The thumb is consists of two bones, the distal (first) and proximal (second) phalanges and while a break can occur at any point in the two bones, the most serious site for a fracture is at the joint at the base of the thumb. Rolando and Bennett fractures are breaks that occur at the base of the thumb. Unfortunately, breaks that occur at or near the joint of any broken bone are more difficult to treat, and are far more likely to heal in a misaligned position.
Broken Thumb Symptoms
Broken thumb signs include thumb joint pain, hand swelling, bruised thumb, and/or thumb clicking. A broken thumb is often the result of direct stress, frequently from a fall or from contact sports. Sports that lend themselves to this injury include wrestling, football, hockey, rugby, basketball, and skiing. Like with most injuries, some simple measures can be taken to minimize your chance of injury. The use of proper equipment, padding, and protection will greatly reduce risk a patient’s risk of injury.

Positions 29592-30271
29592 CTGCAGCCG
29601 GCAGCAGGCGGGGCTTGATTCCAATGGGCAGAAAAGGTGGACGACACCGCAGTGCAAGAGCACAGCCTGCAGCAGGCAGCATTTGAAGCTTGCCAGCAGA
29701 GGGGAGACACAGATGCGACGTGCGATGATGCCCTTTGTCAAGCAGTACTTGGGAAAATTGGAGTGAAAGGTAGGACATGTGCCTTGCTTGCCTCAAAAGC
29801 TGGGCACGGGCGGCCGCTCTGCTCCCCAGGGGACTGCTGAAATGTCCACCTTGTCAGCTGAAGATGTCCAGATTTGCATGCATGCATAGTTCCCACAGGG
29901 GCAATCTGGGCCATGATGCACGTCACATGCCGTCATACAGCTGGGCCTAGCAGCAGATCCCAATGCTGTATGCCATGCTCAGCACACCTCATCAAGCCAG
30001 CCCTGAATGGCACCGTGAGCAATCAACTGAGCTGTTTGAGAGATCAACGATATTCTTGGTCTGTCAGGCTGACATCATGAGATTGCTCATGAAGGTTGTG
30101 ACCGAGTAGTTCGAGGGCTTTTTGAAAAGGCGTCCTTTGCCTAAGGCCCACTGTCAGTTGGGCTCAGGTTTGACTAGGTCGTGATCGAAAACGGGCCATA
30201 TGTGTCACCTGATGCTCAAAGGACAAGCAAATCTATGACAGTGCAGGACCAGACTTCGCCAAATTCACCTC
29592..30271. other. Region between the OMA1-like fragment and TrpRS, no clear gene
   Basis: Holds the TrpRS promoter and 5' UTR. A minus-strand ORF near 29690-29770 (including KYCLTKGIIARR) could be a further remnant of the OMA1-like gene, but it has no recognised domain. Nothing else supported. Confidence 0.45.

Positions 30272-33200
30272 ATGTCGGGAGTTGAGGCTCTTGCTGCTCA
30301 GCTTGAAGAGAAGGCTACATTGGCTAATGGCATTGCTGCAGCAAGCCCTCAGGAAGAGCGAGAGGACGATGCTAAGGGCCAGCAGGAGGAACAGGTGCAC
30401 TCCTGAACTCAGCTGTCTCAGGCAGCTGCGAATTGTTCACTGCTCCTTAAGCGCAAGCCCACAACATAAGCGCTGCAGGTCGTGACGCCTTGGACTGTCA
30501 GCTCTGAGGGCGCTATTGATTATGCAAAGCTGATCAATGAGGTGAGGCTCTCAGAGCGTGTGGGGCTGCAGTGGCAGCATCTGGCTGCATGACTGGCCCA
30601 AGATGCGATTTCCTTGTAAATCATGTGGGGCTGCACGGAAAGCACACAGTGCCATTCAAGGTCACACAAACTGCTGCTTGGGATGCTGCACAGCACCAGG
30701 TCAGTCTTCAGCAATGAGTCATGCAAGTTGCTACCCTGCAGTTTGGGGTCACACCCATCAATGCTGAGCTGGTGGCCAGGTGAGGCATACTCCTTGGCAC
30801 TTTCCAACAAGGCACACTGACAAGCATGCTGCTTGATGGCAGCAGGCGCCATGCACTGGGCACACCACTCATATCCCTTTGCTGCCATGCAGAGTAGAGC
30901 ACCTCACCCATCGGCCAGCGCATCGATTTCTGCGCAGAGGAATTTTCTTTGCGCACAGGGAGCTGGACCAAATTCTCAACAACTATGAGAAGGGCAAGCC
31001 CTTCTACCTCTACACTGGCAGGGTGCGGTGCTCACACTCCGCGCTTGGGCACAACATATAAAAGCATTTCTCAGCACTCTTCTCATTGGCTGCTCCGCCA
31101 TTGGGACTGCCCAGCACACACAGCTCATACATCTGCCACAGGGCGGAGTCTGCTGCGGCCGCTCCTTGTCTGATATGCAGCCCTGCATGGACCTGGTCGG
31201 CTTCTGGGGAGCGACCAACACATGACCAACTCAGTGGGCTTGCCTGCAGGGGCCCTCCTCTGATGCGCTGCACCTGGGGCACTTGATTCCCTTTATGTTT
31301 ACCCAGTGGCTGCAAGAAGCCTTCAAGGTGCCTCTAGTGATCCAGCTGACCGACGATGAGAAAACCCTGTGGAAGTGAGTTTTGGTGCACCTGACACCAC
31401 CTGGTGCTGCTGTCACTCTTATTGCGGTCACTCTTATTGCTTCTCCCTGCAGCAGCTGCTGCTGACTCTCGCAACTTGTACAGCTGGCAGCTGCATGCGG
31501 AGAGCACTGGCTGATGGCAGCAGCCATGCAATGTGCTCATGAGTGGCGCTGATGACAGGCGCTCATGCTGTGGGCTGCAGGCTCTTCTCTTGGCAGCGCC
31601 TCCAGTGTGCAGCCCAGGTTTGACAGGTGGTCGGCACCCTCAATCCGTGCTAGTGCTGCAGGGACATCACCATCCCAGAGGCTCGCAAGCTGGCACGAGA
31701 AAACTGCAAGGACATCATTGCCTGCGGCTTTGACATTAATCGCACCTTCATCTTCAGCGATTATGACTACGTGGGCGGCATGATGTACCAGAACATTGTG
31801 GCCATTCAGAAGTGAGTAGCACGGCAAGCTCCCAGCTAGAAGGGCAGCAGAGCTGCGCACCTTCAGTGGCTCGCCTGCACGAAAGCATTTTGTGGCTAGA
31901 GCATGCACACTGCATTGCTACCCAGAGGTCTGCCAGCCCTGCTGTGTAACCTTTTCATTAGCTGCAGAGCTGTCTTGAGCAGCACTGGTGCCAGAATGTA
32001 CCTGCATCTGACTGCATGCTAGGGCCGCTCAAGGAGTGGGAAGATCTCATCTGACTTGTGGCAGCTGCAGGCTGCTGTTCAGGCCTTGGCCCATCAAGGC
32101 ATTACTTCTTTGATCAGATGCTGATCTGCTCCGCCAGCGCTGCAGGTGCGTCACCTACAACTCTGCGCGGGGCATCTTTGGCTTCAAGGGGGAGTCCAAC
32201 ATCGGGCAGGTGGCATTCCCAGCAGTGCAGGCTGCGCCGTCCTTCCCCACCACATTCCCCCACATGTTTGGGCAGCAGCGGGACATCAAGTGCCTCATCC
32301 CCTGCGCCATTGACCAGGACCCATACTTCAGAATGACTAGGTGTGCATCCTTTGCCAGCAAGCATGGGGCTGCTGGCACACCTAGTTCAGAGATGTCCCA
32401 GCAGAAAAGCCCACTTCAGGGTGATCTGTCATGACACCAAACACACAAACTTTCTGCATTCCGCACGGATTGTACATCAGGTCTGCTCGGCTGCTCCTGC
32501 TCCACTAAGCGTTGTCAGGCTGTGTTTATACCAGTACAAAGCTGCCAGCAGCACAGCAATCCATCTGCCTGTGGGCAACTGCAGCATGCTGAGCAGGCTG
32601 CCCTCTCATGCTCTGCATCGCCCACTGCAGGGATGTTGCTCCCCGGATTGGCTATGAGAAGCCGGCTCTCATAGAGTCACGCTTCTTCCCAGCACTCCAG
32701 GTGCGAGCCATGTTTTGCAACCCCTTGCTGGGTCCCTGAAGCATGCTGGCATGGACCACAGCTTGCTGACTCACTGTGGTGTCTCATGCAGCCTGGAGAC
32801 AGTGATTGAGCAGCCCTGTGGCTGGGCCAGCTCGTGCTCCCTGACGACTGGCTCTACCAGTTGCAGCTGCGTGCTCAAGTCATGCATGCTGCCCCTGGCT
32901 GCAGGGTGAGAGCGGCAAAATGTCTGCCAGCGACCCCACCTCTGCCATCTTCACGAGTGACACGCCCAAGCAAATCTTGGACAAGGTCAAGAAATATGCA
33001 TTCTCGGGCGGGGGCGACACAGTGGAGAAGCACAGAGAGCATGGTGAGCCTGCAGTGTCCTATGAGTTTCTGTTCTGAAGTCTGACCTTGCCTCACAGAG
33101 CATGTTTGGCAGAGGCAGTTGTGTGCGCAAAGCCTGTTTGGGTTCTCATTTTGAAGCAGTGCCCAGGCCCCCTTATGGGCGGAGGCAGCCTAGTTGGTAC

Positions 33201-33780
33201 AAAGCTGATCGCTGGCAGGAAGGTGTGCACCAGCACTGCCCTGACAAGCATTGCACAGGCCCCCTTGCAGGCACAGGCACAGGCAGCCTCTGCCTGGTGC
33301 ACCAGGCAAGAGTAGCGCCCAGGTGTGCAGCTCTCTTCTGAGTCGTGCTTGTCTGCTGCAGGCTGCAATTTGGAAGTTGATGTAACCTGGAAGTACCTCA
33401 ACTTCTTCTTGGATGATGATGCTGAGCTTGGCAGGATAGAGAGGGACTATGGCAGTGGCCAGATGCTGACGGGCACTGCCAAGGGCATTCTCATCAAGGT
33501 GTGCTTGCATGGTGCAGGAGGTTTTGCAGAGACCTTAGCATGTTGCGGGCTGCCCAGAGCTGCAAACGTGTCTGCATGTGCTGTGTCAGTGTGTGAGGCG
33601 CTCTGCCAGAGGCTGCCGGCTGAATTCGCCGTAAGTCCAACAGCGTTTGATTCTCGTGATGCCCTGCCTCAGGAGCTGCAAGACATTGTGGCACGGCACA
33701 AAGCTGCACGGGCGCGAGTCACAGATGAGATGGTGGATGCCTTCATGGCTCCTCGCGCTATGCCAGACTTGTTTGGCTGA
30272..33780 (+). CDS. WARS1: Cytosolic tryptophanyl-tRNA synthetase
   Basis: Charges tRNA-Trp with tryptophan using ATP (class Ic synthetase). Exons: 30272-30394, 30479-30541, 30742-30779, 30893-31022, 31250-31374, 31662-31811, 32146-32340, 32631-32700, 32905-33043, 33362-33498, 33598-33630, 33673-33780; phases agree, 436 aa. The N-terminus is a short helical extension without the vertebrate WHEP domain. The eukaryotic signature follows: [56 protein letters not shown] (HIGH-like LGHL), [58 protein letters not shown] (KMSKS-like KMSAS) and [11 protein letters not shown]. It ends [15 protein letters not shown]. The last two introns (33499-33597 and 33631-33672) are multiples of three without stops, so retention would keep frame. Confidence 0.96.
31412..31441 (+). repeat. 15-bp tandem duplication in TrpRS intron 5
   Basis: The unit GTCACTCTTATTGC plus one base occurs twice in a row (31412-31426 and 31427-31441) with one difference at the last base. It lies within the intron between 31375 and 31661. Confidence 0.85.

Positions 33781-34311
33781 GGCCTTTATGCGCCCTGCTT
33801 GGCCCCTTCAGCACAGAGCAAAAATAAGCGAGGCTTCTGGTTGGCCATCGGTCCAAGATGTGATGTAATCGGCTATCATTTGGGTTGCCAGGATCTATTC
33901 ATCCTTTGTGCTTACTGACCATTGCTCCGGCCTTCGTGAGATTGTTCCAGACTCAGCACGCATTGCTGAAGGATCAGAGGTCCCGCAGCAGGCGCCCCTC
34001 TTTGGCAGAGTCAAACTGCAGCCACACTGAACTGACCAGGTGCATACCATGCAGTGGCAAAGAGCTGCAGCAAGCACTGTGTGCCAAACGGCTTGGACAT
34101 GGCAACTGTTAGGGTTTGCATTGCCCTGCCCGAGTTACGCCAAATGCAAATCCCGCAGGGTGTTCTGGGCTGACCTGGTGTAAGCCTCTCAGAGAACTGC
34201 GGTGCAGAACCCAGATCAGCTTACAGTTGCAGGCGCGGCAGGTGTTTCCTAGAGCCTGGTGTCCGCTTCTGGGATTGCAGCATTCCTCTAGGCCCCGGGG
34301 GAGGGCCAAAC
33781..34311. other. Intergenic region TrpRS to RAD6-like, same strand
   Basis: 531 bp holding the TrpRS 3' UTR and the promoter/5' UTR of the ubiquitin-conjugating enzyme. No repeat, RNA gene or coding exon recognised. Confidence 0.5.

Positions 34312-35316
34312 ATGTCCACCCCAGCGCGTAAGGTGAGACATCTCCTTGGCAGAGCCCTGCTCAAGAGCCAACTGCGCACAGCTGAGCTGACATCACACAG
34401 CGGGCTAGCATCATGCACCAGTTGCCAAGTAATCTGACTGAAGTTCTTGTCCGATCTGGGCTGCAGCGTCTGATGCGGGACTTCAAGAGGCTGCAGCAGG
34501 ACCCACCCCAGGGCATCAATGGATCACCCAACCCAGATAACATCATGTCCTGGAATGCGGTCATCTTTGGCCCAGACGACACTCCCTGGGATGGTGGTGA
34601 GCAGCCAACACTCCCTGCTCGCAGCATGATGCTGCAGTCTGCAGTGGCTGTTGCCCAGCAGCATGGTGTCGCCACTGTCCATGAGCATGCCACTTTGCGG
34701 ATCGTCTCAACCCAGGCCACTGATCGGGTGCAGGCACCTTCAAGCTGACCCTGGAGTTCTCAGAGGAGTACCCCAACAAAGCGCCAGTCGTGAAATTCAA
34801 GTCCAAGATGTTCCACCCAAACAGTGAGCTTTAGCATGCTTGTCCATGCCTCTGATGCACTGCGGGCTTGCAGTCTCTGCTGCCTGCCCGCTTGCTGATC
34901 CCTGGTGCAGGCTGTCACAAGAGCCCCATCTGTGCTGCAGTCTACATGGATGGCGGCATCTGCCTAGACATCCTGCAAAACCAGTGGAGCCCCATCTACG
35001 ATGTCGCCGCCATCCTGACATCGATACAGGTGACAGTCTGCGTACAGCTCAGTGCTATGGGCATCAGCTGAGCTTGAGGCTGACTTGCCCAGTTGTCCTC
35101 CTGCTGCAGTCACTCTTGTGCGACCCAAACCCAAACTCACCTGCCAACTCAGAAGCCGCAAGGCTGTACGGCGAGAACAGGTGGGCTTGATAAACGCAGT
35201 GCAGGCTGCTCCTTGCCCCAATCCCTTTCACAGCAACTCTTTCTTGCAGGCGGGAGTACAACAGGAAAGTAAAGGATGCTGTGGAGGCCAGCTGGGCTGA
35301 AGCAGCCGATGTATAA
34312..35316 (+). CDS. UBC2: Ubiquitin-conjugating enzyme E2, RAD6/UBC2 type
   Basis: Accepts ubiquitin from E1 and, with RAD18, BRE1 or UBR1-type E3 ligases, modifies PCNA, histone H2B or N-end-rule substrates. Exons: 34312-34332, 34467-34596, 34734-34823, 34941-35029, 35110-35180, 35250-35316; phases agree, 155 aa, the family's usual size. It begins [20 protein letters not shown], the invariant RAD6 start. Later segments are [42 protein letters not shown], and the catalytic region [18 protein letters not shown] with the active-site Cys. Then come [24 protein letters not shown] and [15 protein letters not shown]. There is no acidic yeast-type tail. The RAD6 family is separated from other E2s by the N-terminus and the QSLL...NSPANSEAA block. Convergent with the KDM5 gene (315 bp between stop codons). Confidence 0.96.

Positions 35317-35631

Patients that have a history of bone disease or suffer from calcium deficiency are at a higher risk of suffering a broken thumb than are their peers.
Broken Thumb Treatment
Treatment of a broken thumb depends on the location of the fracture. A mid shaft fracture with no displacement may involve wearing a cast for four to six weeks. Surgery may be required for more serious breaks which would require a splint or wrist brace with a thumb spica. Easily the biggest benefit to using a wrist brace with a thumb spica is that you don’t lose mobility in your remaining fingers while your thumb is held in a properly aligned position, this also minimizes stiffness during the healing process.